In spite of some improvements in health care coverage across the world, hundreds of millions of people still lack adequate access to health care and protection from the costs of illness, disease and injury. Health systems are being commercialised and marketised, resulting in greater inefficiency and inequity. Clinical research and health policy have been captured by corporate actors and bent to serve commercial interests. Prisoners and detainees are subjected to abuse and torture, often with the complicity of health professionals.
Medact does not provide frontline clinical care or humanitarian relief. But it exists to promote a vision of human rights medicine. It works to restore the function of the health system as a foundation for societal well-being and a platform for the expression of ethical behaviour. It acts to restore public interest to the heart of health policy.
Patients Not Passports: Challenging healthcare charging in the NHS is Medact’s briefing paper that examines NHS charging and the introduction of immigration controls in the NHS.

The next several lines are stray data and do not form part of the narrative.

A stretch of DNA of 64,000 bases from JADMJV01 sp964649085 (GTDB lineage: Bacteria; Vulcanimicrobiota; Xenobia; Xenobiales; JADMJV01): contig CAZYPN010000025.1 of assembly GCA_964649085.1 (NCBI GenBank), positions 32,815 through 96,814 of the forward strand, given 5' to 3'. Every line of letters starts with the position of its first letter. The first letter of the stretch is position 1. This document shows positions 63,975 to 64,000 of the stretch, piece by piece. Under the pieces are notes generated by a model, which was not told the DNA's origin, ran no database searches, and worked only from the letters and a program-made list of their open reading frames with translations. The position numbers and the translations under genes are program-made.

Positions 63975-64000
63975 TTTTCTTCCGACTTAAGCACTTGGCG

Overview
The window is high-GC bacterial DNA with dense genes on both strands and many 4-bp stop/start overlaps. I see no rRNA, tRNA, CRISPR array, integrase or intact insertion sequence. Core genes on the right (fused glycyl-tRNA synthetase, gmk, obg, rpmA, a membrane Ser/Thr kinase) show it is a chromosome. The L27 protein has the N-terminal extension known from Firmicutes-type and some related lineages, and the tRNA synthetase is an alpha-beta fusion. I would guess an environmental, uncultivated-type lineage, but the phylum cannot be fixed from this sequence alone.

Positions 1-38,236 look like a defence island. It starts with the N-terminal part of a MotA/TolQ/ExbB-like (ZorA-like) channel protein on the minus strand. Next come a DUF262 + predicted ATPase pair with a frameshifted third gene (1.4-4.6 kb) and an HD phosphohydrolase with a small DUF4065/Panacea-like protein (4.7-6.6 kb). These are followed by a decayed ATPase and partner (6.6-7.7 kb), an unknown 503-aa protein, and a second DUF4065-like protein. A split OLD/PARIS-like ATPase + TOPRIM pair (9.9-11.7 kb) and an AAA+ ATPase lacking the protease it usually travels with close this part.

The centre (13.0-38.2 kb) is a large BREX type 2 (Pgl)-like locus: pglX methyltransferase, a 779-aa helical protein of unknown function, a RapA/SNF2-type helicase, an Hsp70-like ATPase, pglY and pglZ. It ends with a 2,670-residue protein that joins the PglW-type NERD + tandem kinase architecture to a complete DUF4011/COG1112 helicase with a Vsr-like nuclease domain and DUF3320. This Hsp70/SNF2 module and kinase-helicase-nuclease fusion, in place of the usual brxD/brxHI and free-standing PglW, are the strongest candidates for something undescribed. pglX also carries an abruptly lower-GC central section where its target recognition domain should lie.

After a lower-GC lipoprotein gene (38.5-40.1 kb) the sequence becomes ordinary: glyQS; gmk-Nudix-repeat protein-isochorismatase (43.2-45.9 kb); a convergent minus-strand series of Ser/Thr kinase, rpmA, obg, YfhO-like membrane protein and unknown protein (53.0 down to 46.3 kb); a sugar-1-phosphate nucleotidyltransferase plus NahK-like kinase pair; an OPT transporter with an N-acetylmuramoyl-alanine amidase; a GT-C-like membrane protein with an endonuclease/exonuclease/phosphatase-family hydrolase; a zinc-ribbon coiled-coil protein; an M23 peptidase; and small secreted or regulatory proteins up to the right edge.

In yet another demonstration of government departments concerning intervention in healthcare provision, a recent report released by Z2K highlights a new practice by the Department of Work and Pensions (DWP) that could have real impact on health equity. The report...
“As a doctor I find it appalling that my employer could encourage me to provide substandard care for a patient because of their nationality. Recently I saw ‘cost recovery staff’ document in a very sick young female’s notes that staff should “refrain from providing non-urgent treatment because she is chargeable for her care and has not yet paid a deposit”. Patients will suffer. Either through direct clinical neglect, or (more likely) through delayed presentation to health services due to fear of financial ruin or being reported to authorities.”
Join Medact, Docs Not Cops, and Health Professionals for Global Health to find out about the impact of NHS charging regulations on migrants and the role healthcare workers have in improving access to care for all. This event will launch the Patient’s not Passports Toolkit and showcase a variety of speakers who will discuss how the policy may directly contravene the principles of universal healthcare.
“The overseas team have come onto my ward to deliver invoices to a patient’s bedside. I was shocked that they would approach a patient at their most vulnerable. I’ve also heard about pregnant women having their care delayed or booking at the last minute. I dread to think what kind of impact this will be having.”